Bengaluru, Feb 9: There are some questions that come to mind while writing about the David Headley testimony before the Mumbai court in connection with the 26/11 case. First and foremost, it seems like it is a testimony more for an academic interest as everything that Headley has said so far is known to both the National Investigating Agency and the Federal Bureau of Investigation.
The second thought that comes to one's mind is why did the United States of America not inform India about Headley despite knowing everything about him.
Lastly why did the Indian government continue to assure all of us that he would be brought to India when there was clearly a 35 page plea bargain deal that he had entered into while pleading guilty on three charges.
Why did US keep India in the dark?
David Headley was not a new revelation for the Americans. He was their agent who had turned rogue and there was a surveillance on him at all times. V Balachandran, former officer with the Research and Analysis Wing tells OneIndia that there were misgivings following Headley's arrest in 2009 as to why India was not forewarned about him.
The problem for America was the Intelligence Identities' Protection Act which prohibits anyone from disclosing the identity of informants to others, including foreign governments.
Scooter Libby, a close confidante of vice-president Richard Cheney was convicted under this law in 2007 for revealing the identity of a Central Intelligence Agency (CIA) deep cover agent.
However the US did pass on advance information on 26/11 and the same was admitted by the then Home Minister of India, P Chidambaram. However in the advance information the name of Headley was not mentioned.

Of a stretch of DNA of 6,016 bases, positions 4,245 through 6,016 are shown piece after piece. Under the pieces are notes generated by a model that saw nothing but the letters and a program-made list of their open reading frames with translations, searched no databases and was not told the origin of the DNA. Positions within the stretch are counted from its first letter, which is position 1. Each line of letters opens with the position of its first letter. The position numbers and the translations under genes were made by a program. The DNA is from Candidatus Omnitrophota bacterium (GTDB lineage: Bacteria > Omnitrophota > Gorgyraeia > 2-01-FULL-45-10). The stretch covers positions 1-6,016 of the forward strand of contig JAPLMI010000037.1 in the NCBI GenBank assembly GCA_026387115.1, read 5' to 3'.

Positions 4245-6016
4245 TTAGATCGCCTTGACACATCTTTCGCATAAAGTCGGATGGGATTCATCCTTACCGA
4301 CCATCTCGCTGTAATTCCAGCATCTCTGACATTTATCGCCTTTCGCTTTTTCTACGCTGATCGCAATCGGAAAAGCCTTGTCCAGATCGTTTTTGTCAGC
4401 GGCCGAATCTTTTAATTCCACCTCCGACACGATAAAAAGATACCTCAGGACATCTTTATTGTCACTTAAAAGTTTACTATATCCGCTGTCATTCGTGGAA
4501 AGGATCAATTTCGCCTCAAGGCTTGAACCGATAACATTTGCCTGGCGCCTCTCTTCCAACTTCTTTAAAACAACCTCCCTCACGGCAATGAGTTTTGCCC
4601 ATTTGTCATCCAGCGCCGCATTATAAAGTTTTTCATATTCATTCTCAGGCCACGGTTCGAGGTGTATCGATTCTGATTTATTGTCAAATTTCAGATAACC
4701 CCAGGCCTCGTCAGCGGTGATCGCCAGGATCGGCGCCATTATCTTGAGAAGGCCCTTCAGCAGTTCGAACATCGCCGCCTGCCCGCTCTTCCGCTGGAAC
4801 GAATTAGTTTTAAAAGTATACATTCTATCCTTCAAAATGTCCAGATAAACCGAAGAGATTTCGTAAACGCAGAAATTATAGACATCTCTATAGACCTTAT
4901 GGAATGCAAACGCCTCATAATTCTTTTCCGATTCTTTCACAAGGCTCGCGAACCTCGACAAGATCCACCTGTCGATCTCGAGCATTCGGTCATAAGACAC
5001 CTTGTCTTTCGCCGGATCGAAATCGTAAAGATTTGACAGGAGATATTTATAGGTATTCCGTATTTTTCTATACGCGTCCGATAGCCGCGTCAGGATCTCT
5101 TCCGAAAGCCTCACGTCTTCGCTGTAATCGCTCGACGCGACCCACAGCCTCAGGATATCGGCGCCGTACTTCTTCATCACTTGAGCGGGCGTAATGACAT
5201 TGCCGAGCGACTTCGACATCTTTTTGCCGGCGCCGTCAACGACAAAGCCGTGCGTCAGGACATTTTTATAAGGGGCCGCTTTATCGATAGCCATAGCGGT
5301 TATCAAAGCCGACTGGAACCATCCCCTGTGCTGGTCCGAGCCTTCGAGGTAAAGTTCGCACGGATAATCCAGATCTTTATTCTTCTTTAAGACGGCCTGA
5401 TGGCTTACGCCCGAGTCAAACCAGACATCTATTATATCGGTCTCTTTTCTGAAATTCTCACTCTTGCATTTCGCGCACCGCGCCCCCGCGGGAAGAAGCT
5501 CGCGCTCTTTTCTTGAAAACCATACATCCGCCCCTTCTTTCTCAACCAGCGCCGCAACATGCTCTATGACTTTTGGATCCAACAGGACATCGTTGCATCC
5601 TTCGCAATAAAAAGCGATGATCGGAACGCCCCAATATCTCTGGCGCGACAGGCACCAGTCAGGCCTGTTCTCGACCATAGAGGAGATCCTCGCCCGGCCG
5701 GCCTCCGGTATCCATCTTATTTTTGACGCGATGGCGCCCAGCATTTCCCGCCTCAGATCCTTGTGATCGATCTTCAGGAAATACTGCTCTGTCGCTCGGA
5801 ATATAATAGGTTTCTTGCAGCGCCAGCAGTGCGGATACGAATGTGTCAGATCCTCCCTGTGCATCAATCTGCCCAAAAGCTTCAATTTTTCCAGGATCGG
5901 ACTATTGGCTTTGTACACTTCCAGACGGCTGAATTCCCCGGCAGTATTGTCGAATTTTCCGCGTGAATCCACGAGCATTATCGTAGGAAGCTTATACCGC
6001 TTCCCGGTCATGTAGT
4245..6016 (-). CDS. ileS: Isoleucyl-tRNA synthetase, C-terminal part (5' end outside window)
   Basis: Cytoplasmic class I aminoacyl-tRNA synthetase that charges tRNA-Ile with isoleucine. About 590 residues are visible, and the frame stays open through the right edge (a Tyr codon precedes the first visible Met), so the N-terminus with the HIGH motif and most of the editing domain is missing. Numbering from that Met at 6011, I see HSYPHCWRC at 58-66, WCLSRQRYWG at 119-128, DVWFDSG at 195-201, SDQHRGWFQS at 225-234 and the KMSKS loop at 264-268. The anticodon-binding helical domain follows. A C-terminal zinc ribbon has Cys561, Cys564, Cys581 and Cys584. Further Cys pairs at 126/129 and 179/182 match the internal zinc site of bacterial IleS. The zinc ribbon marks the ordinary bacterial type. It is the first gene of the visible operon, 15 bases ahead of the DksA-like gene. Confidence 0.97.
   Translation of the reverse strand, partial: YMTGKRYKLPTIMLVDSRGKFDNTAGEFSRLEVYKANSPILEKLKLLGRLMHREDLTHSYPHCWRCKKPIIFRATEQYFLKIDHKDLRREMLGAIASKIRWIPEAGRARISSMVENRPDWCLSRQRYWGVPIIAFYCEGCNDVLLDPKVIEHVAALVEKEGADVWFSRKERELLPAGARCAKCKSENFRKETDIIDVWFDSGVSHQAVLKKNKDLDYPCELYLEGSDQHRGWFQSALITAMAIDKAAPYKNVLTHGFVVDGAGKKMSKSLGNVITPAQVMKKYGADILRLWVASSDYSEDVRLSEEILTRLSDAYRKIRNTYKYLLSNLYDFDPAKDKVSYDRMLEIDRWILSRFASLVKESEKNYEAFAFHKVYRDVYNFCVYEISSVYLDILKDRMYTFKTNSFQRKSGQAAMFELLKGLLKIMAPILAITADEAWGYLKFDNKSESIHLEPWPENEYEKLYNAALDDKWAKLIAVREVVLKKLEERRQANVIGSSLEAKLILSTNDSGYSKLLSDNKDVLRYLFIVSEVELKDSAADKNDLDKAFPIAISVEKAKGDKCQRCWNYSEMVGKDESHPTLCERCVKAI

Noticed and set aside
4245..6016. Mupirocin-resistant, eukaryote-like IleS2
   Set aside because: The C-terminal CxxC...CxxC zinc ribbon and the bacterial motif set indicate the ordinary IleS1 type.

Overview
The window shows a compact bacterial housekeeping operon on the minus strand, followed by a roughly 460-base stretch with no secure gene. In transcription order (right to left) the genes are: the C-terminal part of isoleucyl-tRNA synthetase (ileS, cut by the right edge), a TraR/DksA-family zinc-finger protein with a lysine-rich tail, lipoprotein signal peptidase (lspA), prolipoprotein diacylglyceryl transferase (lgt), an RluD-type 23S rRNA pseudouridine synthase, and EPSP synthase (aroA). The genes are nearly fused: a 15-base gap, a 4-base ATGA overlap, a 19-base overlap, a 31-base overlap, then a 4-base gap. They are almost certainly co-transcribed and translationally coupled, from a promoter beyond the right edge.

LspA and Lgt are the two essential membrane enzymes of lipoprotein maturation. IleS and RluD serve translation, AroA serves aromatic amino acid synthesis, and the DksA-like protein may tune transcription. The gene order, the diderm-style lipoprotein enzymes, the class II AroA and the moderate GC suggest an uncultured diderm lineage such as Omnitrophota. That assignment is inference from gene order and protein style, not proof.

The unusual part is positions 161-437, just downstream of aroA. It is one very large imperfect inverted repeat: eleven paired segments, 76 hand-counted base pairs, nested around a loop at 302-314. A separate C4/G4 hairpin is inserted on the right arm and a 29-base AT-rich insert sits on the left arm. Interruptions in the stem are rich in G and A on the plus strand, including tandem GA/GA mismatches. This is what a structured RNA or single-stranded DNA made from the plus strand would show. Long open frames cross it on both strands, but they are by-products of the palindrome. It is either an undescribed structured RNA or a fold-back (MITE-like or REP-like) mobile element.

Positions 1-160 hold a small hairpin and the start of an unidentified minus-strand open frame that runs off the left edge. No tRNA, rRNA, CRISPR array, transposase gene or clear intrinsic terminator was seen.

Ordinarily, even within a country, the name of the informer is never revealed while passing on such intelligence says Balachandran.
The plea bargain and India's false assurance
After Headley was arrested in the US, India assured all of us that there were attempts on to secure his extradition. However this was never to happen and if one does go through the plea bargain deal then it became clear that the government all along was lying.
On March 18, 2010 Headley entered into a 35-page "Plea Bargain Agreement" with the state attorney at the Illinois Northern District Court. He pleaded guilty on three conditions to a dozen US federal terrorism charges, including planning the 2008 Mumbai terrorist attacks.
As per the deal he would not be given a death sentence. He would also not be extradited to India, Denmark or Pakistan. Lastly sentencing guidelines would be followed. Balachandran says that the previous government was wrong in assuring us that they would try to get Headley extradited to India. The plea bargain conditions are irrevocable.
Headley was sentenced to 35 years in jail followed by five years of "supervised release". So any chance of his coming to India to stand trial would happen only in 2054 the former R&AW officer points out.
What can India do with this testimony?
Balachandran says that we could do a much better job of exposing Pakistan's perfidy compared to the 1993 Bombay blasts probe. Headley knew much more about the culpability of Pakistan than what has been judicially known.
So the question was how to get his testimony in an Indian court without his physical presence? That is where his plea bargain agreement came in handy.
On March 18, 2010 he had agreed to fully participate in any debriefings for the purpose of gathering intelligence or national security information. He also agreed to testify in any foreign judicial proceedings held in the United States by way of deposition, video-conferencing or letters rogatory when directed by the United States Attorney's Office.
This is what he is now doing. We need his testimony to fully understand Pakistan's conspiracy. This would enable us to mount international pressure on Pakistan. The Kasab investigation and trial had revealed only one dimension.